By: Kyle Smith – nationalreview.com – May 18, 2022
Last month, the Department of Homeland Security marked the much-feared but yet long-anticipated convergence of two disquieting forces: Orwellian panopticon authoritarianism and Washington’s army of frustrated musical-theater nerds.
After Nina Jankowicz was appointed disinformation czar (!) as head of a new agency within the Department of Homeland Security (!!), the world learned that she conceived of the issue as a cute production number from Mary Poppins (!!!). George Carlin famously said that “when fascism comes to America, it will not be in brown and black shirts. It will not be with jackboots. It will be Nike sneakers and smiley shirts. Smiley-smiley.”
This led to a fantastic idea for a book jacket, yet the truth turned out to be even worse: In submitting to the federal Board of Censorship, But It’s for Your Own Good, we’d all have to listen to middle-aged former theater kids perform their favorite show tunes. When the nerditarians tap-dance on the Constitution while grinning maniacally, those who don’t join in the standing ovation can expect a visit from the IRS.
Not since Alex DeLarge sang “Singin’ in the Rain” while perpetrating ultra-violence did an endearing melody become so disturbing as when Jankowicz reworked “Supercalifragilisticexpialidocious” on a cutesy-wootsy TikTok video that implicitly threatened a crackdown on those who traffic in unapproved ideas (“it’s how you hide a little lie, it’s how you hide a little lie!”).
Jankowicz’s appointment raised the gruesome possibility that we might soon be confronted with the sight of Janet Yellen interrupting a congressional hearing to warble, “If I were a rich man, I’d statistically earn 42 cents more on the dollar” or the secretary of energy opening a press conference by busting out, “Climb ev’ry mountain, and put a heavily subsidized windmill thereupon.” (Okay, I’ll allow that it would be amusing to kick off a presidential press conference with Ron Klain warbling, “Ol’ Man Biden, that Ol’ Man Biden, he must know somethin’, but he don’t say nothin’ . . .”)
Now it’s time for Jankowicz to do a heartfelt rendition of “Send in the Clowns.” According to a report from middle-aged TikTok reporter Taylor Lorenz in the Washington Post, the Disinformation Governance Board is being “paused,” and Jankowicz resigned today, because “Working groups within DHS focused on mis-, dis- and mal-information have been suspended.” (Why not just say “false information”? Because Lorenz probably worries that such a label would sound too much like “fake news,” a sobriquet that immediately became a national joke after Democrats tried to use the existence of 50 dollars’ worth of Russian Facebook memes to delegitimize the election of Donald Trump.)
Americans who think the government shouldn’t be in the business of handing down official rulings about what is true — now known as “the far right,” I guess — compared the Disinformation Governance Board to Orwell’s Ministry of Truth. The comparison rankles Lorenz, who promises that the utterly harmless and powerless Disinformation Governance Board was really just an advisory group to assist people in the goal of speaking freely. You know, just like how the Department of Labor exists to help everyone who would like to create a job. Lorenz vows without evidence that the agency would not do anything silly like rule anything true or untrue, nor to “compel Internet providers, social media platforms or public schools to take action against certain types of speech.”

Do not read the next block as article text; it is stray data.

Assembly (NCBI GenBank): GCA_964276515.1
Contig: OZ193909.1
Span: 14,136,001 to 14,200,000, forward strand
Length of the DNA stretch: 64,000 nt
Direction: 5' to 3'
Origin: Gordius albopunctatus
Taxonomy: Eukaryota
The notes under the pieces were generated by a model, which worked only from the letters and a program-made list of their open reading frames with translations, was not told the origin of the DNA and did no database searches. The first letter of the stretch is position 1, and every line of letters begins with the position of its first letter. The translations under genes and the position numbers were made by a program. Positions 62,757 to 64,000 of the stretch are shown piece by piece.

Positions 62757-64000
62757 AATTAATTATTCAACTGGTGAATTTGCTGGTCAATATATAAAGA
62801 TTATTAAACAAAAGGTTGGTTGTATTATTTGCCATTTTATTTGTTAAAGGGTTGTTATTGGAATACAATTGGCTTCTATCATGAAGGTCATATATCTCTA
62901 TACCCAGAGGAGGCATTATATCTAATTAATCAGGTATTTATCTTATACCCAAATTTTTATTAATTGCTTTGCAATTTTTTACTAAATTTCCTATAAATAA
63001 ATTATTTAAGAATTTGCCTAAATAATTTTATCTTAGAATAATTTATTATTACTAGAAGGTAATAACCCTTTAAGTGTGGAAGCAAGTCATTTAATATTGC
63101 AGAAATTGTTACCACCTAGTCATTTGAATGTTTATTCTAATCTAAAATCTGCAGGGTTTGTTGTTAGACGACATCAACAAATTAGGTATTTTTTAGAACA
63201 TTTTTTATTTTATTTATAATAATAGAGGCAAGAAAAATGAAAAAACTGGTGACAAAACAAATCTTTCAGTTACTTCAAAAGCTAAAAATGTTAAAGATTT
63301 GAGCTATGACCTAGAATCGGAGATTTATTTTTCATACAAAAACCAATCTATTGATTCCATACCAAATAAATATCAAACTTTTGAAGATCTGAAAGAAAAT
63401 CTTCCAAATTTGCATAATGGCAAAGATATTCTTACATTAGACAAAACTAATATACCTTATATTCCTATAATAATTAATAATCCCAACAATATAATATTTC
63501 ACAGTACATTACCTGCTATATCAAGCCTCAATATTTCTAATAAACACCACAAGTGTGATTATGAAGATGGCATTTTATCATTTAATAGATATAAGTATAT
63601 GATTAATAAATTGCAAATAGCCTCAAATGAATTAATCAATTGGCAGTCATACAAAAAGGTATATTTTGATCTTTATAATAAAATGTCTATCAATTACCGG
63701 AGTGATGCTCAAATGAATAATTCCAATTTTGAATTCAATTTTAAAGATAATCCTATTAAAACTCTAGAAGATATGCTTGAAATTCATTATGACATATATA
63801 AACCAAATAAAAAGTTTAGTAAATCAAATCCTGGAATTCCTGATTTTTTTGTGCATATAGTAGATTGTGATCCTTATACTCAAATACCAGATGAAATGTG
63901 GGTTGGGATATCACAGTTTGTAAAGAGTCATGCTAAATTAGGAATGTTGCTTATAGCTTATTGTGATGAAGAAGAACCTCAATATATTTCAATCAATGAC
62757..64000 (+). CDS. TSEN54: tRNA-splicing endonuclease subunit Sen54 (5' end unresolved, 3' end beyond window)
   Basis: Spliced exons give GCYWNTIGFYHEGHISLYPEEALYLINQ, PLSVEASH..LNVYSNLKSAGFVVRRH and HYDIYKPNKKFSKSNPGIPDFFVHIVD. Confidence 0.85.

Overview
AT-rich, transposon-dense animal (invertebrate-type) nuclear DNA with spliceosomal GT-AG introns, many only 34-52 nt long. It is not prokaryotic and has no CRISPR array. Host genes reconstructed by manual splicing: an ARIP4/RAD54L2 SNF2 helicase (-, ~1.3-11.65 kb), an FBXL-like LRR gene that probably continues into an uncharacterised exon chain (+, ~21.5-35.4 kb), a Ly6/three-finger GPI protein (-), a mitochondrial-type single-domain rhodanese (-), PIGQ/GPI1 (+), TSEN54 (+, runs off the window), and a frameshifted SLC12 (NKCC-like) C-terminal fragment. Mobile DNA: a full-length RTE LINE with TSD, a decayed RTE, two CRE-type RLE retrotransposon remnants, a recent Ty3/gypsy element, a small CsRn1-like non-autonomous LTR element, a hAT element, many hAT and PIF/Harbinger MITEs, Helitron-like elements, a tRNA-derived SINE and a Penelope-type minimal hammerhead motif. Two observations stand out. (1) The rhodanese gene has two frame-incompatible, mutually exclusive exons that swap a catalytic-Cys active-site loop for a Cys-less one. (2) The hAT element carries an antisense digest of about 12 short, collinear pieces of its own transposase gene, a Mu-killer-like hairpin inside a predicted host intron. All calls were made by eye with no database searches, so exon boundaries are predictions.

This sounds a bit naive given that several social-media platforms working in accordance with the interests of the Democratic Party engaged in a coordinated effort to suppress the New York Post’s accurate reporting about Hunter Biden’s laptop. And White House press secretary Jen Psaki told us all last year that government was indeed interested in pushing social-media platforms toward its conception of the truth: “We are flagging problematic posts for Facebook that spread disinformation,” she said last July, adding, “It’s important to take faster action against harmful posts” and “Facebook needs to move more quickly to remove harmful violative posts.”
The only problem Jankowicz ran into as she prepared to back up Psaki’s words with a federal agency was public scrutiny. Lorenz writes for a paper whose motto is “Democracy Dies in Darkness,” words that were written way back in 2017 when the Post apparently thought it was important to hold accountable powerful people, especially government officials, especially federal government officials with sweeping powers. Yet Lorenz complains, “Within hours of news of her appointment, Jankowicz was thrust into the spotlight.” Was she thrust into it, or did she leap into it, in sequins and greasepaint, when she herself proudly announced her appointment? “Here’s my official portrait to grab your attention,” Jankowicz told the world on Twitter on April 27.
I suppose the reference to being “thrust” is meant to make it sound like Jankowicz was assaulted or violated. But shouldn’t spotlights be cast on public figures, especially when powerful agencies are involved? (The DHS, which didn’t exist in 2000, is now the third-largest cabinet department by employees, and has a $97 billion budget.) How about when such an agency announces an unprecedented new mission that may conflict with core American principles?
Perhaps spotlights are bad when they’re aimed at Democrats. If so, I have a fix for the Post’s motto. How about, “The Democratic Party Thrives in Darkness”?
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